Suggested response: 

The current processes are often confusing and complex and, with so many different places to report, trends are not always easy to recognise. As shown in the Cumberlege report, patients are often dismissed or not believed when they try to make a complaint. Patients with Myalgic Encephalomyelitis (ME) have limited energy and may experience cognitive issues that make lengthy, complex processes extremely difficult, often impossible, to complete. Many patients with ME report agencies not being joined up, meaning they have to make their complaints many times over and still find they are ignored.

8. In your view, what should the main functions of the Patient Safety Commissioner be?

Suggested response:

The main functions of the Patient Safety Commissioner should be to listen to patients and patient organisations and take the time to understand their experiences, and then to speak truth to power and intervene where harm is happening. They will need to be very well informed about health issues and led by science, as opposed to popular opinion or party politics.

9. What skills and expertise do you think the Patient Safety Commissioner needs to carry out their role?

Suggested response: 

The Patient Safety Commissioner will need to have compassion, empathy and a willingness to listen. They will need analytical skills to identify trends, prioritise issues and comprehend problems. They will need to be decisive and confident to work entirely independently without influence.

10. What support do you think the Patient Safety Commissioner would need?

Suggested response:

It is likely that the Patient Safety Commissioner would need a team to achieve this role. The analysis, comprehension and interpretation of data may be done by supporting staff, as well as regular communication about activity and progress. They may also need access to independent legal advice.

11. Do you think that the Patient Safety Commissioner role should be established in law?

Suggested answer: Yes

Suggested comments:

The ME advocacy organisation #MEAction Scotland previously saw how difficult it was for the Public Petitions Committee to obtain responses from Health Boards regarding the use of GET on ME patients. A statutory position will be needed to increase cooperation and enforce compliance to implement change where required.

12. What are your views on how creating a Patient Safety Commissioner might affect the protected characteristics of age, disability, gender reassignment, marriage and civil partnership, pregnancy and maternity, race, religion or belief, and sex?

Suggested response:

ME predominantly affects women; it is believed the ratio of women to men affected could be as high as 4:1*. As seen in the Cumberlege Report, the UK health system is prone to gender bias, both conscious and unconscious, with many female patients being dismissed as having “women’s issues” or being told “it’s all in their head”. The Commissioner role could provide a platform to empower and amplify women’s voices in the Scottish healthcare system.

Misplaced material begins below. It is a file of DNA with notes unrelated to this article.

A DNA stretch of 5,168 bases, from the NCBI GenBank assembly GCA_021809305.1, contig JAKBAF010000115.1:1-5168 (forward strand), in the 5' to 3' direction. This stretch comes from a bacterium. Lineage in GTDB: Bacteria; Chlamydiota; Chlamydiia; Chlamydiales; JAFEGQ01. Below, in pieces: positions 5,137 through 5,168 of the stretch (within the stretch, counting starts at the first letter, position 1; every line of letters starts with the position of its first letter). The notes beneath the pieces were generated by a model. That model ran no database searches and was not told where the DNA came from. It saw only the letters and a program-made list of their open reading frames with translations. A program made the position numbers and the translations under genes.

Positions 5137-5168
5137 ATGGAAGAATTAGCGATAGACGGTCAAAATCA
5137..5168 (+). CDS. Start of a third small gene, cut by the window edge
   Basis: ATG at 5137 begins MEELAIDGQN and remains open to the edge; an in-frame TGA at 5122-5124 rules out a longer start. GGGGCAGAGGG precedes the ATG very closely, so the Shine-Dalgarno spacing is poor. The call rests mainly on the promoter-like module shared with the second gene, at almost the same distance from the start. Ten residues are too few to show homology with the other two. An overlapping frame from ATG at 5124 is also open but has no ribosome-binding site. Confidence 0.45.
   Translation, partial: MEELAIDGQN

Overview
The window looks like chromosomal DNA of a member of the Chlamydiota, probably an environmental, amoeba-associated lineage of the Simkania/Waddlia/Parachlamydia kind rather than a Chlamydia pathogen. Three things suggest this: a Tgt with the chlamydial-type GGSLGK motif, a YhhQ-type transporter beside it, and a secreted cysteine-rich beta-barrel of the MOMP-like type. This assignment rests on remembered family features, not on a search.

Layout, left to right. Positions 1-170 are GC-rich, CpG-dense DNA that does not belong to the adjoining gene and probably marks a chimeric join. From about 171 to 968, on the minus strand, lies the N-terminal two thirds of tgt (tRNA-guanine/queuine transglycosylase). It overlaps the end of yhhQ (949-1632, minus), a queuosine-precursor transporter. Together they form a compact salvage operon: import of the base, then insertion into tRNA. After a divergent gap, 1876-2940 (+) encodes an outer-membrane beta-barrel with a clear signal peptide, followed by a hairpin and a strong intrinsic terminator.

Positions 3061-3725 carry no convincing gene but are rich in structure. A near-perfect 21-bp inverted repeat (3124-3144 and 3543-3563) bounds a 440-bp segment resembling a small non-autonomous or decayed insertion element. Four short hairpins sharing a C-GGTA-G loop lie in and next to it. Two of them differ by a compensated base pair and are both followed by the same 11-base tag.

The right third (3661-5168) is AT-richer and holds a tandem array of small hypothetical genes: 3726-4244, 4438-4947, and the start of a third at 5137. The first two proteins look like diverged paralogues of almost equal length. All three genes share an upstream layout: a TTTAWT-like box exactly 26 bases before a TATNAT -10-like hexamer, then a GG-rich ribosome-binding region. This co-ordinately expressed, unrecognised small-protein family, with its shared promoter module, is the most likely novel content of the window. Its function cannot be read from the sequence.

The role could also support the Scottish Government’s commitment to address racial inequality in Scotland. The Race Equality Framework acknowledges the current poorer health outcomes for minority ethnic groups in Scotland, and also that “minority ethnic groups are less likely to report having long-term limiting health conditions and disabilities”. Having a Commissioner who is willing to listen and advocate for patients from minority ethnic groups may help to rebuild trust in the healthcare system. 


13. The Fairer Scotland Duty places a legal responsibility on certain public bodies in Scotland to actively consider how they can reduce inequalities caused mainly by people's financial situation. What are your views on how having a Patient Safety Commissioner might affect this inequality?

Suggested response:

Due to the fact that there are no safe treatments for ME currently offered on the NHS, many patients have to pursue treatment privately – and this route is not accessible to people who can’t afford it. Many people with ME are unable to work and often family members have to reduce or leave work to take on caregiving responsibilities, so the illness can have a direct impact on reducing income. 

A Commissioner listening to and championing the patient voice, and working alongside other agencies such as the Department for Work and Pensions could be invaluable to supporting patients struggling financially.

14. If you live in an Island Community, what are your views on how having a Patient Safety Commissioner might affect access to safe, high‑quality public services where you live?

Suggested response:

A Patient Safety Commissioner could champion safe, high-quality public services for all patients, and highlight to the Scottish Government and NHS where patients are at a disadvantage because of their location.

15. What are your views on how having a Patient Safety Commissioner might affect respecting, protecting and fulfilling the rights of children and young people as set out in the UN Convention on the Rights of the Child?

Suggested response:

Myalgic Encephalomyelitis (ME) has been reported in children as young as five*. The Patient Safety Commissioner’s role should mean that they are more informed about specific health challenges facing children and young people and can advise others such as the Children and Young People’s Commissioner and the Minister for Children and Young People. This role will be particularly relevant to upholding Article 24 of the UNCRC – “Every child has the right to the best possible health.” 


16. Do you have any further comments on the Patient Safety Commissioner role that you haven't covered in your responses to the previous questions?

Suggested response:

The use of Graded Exercise Therapy (GET) to treat ME has caused permanent and serious harm to a large number of people in Scotland. It is anticipated that the new NICE guideline on ME/CFS, to be published in August 2021, will recommend the abandonment of GET and CBT and the adoption of more suitable strategies (i.e. pacing). But this change won’t happen immediately. Without a concerted effort to re-educate medical professionals and students, patients will continue to be mistreated, with devastating consequences, for a long time to come. I hope the Patient Safety Commissioner will support the ME community in this important task.

Remember the consultation closes on the 28th May 2021.